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Image from page 118 of "A history of art in ancient Egypt" (1883)

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Image from page 118 of "A history of art in ancient Egypt" (1883)

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Identifier: historyofartinan01perruoft
Title: A history of art in ancient Egypt
Year: 1883 (1880s)
Authors: Perrot, Georges, 1832-1914 Chipiez, Charles, 1835-1901 Armstrong, Walter, Sir, 1850-1918
Subjects: Art -- Egypt History Egypt -- Antiquities
Publisher: London : Chapman and Hall
Contributing Library: Robarts - University of Toronto
Digitizing Sponsor: MSN



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f Avaris, he was noticed by the king for hisfrequent acts of gallantry, and promoted until he finally became something in thenature of high admiral. The Constitution of Egyptian Society. 35 taken place in Turkey and Persia to the surprise of none butEuropeans. When the master of all is placed so high above hisfellow men that his subjects seem mere human dust about his feet,his caprice is quite sufficient to raise the most insignificant of itsatoms to a level with the most illustrious. The priests of the highest rank, the generals and officers of thearmy and the great civil functionaries, while they made no effortto rival the splendour of the royal creations, consecrated steles,images of the deity, and chapels, at their own expense. It wasupon their tombs, however, that most of their care was lavished.These tombs furnish numberless themes of ereat interest to thehistorian. The tombs of the Memphite kings have not preservedfor us anything that can fairly be called sculpture. All that we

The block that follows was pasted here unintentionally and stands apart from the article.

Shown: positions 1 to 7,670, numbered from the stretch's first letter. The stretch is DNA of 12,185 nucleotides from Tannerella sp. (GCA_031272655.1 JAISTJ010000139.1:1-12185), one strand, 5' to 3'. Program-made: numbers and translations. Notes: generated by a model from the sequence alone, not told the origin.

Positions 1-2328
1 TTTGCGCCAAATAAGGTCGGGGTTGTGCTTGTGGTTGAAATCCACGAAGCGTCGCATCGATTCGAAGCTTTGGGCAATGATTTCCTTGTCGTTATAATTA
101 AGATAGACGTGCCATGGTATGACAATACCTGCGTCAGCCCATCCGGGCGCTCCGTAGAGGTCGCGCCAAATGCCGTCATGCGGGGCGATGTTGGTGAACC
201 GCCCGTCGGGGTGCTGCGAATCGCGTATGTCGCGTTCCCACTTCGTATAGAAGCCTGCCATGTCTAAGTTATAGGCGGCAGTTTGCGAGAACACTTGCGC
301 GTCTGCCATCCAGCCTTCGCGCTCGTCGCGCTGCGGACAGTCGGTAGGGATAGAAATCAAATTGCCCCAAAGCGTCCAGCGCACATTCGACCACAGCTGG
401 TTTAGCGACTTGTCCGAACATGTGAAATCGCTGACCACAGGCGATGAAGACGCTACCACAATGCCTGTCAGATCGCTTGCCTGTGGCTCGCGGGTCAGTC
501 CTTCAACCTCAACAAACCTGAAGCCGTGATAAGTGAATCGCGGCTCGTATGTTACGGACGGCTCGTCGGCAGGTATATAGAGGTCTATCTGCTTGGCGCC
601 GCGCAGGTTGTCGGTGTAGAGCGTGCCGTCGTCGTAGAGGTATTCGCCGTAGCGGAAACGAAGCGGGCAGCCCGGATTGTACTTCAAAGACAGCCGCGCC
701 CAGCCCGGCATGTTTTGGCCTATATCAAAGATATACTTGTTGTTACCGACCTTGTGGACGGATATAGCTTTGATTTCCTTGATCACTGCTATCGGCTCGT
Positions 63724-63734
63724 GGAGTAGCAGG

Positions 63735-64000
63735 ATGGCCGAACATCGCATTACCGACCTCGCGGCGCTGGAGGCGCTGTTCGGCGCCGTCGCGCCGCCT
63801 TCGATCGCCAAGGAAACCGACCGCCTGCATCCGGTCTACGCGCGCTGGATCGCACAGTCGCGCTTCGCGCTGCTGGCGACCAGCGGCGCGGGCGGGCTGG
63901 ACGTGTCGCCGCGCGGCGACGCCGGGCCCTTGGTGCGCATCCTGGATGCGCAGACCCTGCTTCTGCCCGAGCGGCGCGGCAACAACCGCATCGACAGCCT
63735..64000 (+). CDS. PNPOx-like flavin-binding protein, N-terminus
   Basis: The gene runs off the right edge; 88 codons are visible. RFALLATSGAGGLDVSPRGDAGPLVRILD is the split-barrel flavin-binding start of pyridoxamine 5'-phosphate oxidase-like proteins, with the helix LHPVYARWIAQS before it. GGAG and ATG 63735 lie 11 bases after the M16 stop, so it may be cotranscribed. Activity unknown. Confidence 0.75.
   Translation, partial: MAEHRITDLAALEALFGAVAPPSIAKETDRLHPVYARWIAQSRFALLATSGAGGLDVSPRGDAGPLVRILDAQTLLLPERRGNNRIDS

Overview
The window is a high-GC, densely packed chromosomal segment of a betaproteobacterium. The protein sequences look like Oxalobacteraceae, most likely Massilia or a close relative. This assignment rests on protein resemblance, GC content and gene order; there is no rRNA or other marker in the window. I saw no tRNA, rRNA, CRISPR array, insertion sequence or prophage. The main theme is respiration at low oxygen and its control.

Text Appearing After Image:
■^ilMli—g Fig. 26.—Netting birds. From a tomb. (Boulak. Drawn by Bourgoin.) know of the style and methods of that art in those early times weowe to the burial-places which the members of the governingclasses were in the habit of preparing during their lifetime inthe necropolis of Memphis. We may say the same of the earlycenturies of the Middle Empire. The Egypt of the great kingsbelonging to the twelfth dynasty has been preserved for us uponthe tombs of Ameni and Num-Hotep, the governors of the noviesin which they were buried. It is to the burial chambers at Gizeh,at Sakkarah, at Meidoum, and at Beni-Hassan that we must otq forcomplete types of sepulchral architecture at those epochs ; to thestatues in the recesses of their massive walls and to the bas-reliefsin their narrow chambers, we must turn for those features ofearly Egyptian civilization which remained for many centuries 36 A History of Art in Ancient Egypt. without material change; by these monuments we are enabled tobu

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a history of art in ancient egypt 1883
a history of art in ancient egypt 1883